Petition Calls On UN to Investigate Slayings

More than 3,700 Cambodian-Americans have signed a petition to UN Secretary-General Kofi Annan, asking the world body to assign a special investigator to probe killings and attempted killings in their homeland.

“Although Cambodia appears to have become a more stable nation over the past few years, she has become so through the practice of fear and intimidation rather than through the promotion of freedom and justice,” the letter read.

“Instead of embracing democracy, she has taken a step backward toward authoritarian rule as those in power work to consolidate their position through corruption and cowardly acts of violence against their opponents.”

The petition, organized by the Cambodia American Association, criticized the government of Prime Minister Hun Sen for failing to adequately investigate “a series of politically motivated killings.”

It also called the slaying of Chea Vichea, former president of the Free Trade Union of Workers for the Kingdom of Cambodia, the latest tragedy in a “recent and disconcerting pattern of violence.”

The letter listed the killings of Buddhist monk Sam Bunthoeun, Funcinpec adviser Om Radsady and royalist radio reporter Chuor Chetharith, among other attacks, as evidence of the dangers faced by proponents of democracy and human rights.

“The people of Cambodia are in pressing need of your assistance to protect their fledgling democracy. We must not let the history of Khmer Rouge oppression repeat itself,” the letter read.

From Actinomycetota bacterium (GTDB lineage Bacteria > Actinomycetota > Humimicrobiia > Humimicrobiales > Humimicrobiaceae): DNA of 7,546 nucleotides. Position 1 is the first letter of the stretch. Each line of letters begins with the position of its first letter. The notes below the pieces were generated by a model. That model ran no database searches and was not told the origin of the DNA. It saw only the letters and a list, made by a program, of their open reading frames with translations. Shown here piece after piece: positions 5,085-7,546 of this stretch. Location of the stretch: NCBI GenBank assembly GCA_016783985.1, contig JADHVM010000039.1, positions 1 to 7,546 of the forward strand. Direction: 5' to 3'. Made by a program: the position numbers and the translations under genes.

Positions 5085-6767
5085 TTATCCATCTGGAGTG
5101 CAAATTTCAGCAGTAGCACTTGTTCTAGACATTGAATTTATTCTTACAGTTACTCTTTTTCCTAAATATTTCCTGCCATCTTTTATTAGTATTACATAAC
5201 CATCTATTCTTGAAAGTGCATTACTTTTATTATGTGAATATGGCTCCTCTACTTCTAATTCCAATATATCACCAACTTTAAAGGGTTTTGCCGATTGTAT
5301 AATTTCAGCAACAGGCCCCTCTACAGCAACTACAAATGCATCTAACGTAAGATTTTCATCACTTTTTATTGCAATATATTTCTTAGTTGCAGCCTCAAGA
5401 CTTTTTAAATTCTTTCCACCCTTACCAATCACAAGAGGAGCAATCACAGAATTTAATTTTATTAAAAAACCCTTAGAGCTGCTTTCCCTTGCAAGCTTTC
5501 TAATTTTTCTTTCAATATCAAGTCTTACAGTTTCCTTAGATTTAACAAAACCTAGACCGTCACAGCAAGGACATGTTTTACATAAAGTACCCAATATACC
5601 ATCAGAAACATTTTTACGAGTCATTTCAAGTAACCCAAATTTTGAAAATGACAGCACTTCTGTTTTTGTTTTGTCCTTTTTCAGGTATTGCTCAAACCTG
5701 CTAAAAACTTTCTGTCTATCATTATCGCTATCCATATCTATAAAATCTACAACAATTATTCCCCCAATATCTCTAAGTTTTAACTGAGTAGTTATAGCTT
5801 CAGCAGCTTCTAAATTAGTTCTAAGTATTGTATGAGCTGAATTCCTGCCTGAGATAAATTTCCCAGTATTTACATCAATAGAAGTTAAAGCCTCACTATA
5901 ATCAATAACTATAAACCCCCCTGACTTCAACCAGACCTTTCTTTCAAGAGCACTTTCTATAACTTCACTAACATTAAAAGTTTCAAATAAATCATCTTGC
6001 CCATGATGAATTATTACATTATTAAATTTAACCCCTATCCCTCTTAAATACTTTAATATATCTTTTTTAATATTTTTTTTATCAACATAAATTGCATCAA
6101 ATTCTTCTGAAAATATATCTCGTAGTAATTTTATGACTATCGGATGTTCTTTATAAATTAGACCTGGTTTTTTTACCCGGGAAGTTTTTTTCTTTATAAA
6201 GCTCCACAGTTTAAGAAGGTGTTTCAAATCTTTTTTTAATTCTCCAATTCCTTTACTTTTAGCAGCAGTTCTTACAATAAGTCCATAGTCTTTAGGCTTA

An Nan, legal supervisor for the Cambodia Labor Organ­ization, said Tuesday he would support UN involvement in the police investigation of Chea Vichea’s killing.

“I believe that if the United Nations conducted the investigation into the killing of Chea Vi­chea, the true killers and the mastermind would be found,” he said.

“The government has no will to arrest the real killers. The recently confessed [suspects] are the fake killers.”

An Nan alleged that involvement of high-ranking officials in the attack could be preventing its proper investigation.

Chea Mony, brother of the slain union leader, also urged the UN to pressure Hun Sen’s administration.

The UN secretary-general “must not think this is a small case. He should help conduct the investigation,” Chea Mony said.

Khieu Sopheak, spokesman for the Interior Ministry, said Tues­day that the authorities are still investigating Chea Vichea’s death and would welcome UN assistance.

“Right now, we have arrested the killers, but people still don’t believe they are the real killers. I don’t know what to do,” Khieu Sopheak said.

He said that the Interior Min­istry is collaborating with the US Em­bassy on the Chea Vichea case, but declined to elaborate.

“We are working together, but they told me not to talk,” Khieu Sopheak said.

The US Embassy has repeatedly denied participating in the investigation.

Twenty members of the US Congress have also expressed their “extreme concern” over the death of Chea Vichea.

In letter written to Hun Sen, dated Feb 23, the 20 representatives noted that police had arrested suspects in the killing.

Nonetheless, they urged the prime minister “to continue your investigation so that the perpetrators are brought to justice, as well as ensure the future safety of other political and labor leaders.”

The letter also asked Hun Sen to investigate possible connections between the death of Chea Vichea and the killings of other Sam Rainsy Party activists “and ensure that political expression in your country is not fettered by the threat of violence.”

(Ad­di­tional reporting by Porter Barron)


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